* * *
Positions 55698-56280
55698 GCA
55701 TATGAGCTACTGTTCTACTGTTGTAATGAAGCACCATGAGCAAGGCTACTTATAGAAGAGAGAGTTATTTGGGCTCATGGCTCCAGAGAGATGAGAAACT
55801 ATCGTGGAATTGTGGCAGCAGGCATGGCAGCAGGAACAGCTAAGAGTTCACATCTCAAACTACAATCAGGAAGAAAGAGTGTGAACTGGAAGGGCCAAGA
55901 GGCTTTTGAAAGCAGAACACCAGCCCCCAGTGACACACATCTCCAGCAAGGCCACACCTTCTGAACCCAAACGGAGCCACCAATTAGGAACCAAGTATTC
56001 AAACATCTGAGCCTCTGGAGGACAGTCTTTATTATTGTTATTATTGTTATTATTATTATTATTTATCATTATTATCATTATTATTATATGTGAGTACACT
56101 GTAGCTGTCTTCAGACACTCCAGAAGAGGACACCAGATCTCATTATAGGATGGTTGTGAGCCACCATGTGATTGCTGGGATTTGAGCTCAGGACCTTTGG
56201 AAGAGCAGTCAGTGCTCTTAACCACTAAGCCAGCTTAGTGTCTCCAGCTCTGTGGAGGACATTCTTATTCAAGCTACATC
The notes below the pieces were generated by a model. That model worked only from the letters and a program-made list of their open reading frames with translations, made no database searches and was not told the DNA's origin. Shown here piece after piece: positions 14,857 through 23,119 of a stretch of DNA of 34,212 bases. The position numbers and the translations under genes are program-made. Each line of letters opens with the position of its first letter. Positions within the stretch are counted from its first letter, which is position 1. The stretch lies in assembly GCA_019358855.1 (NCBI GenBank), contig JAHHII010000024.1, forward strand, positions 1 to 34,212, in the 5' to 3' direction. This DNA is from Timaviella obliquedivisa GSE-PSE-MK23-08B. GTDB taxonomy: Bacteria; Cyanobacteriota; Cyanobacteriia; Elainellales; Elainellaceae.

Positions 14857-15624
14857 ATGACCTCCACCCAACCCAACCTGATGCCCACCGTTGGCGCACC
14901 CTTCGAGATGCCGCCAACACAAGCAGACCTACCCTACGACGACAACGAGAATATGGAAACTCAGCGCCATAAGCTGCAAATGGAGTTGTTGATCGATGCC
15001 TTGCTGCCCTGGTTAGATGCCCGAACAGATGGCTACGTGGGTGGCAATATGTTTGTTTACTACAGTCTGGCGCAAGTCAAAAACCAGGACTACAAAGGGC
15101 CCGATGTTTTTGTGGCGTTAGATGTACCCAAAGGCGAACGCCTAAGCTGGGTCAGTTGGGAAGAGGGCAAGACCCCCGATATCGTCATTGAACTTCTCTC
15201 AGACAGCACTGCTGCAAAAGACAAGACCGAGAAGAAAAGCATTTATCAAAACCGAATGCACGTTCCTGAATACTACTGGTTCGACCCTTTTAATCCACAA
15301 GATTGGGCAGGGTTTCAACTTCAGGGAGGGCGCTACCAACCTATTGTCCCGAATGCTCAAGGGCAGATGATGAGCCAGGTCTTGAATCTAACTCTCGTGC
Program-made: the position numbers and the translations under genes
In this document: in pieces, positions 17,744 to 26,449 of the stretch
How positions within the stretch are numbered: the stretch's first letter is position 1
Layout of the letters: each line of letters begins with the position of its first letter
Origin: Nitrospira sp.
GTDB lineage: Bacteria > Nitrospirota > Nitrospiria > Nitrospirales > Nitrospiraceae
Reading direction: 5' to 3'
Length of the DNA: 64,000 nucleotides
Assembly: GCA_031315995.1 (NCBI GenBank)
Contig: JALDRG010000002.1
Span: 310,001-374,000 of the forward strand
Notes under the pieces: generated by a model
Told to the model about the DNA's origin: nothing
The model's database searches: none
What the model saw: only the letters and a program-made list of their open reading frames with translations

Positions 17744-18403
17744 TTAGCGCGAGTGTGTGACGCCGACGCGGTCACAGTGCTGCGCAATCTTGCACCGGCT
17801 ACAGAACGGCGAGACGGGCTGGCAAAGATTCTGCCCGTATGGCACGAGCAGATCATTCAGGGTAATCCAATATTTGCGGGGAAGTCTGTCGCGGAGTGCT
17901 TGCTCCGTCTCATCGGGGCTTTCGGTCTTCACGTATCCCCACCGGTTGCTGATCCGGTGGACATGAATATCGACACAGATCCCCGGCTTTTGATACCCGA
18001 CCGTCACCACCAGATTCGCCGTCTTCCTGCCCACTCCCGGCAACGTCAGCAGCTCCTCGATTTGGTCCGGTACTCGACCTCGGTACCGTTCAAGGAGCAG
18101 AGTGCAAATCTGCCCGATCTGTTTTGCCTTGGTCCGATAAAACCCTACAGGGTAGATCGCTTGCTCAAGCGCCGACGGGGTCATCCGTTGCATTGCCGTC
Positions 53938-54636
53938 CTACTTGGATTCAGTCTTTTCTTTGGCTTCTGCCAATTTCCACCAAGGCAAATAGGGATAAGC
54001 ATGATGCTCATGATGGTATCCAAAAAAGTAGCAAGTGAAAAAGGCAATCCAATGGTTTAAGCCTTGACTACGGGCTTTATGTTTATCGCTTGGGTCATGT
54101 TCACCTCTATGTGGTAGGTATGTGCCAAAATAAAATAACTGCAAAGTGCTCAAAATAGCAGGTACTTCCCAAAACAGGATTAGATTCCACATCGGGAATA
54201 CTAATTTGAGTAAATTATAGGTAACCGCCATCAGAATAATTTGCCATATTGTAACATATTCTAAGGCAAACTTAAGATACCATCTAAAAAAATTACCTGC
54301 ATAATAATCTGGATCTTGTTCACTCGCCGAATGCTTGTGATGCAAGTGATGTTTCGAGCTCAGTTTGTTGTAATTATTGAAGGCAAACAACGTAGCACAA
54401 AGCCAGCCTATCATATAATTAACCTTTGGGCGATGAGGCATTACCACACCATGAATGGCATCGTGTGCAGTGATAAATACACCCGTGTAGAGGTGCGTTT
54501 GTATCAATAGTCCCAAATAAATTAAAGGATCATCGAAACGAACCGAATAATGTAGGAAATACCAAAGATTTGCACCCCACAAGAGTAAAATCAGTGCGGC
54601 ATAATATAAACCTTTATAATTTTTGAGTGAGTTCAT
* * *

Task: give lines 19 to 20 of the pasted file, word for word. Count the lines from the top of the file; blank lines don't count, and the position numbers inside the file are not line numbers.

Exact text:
How positions within the stretch are numbered: the stretch's first letter is position 1
Layout of the letters: each line of letters begins with the position of its first letter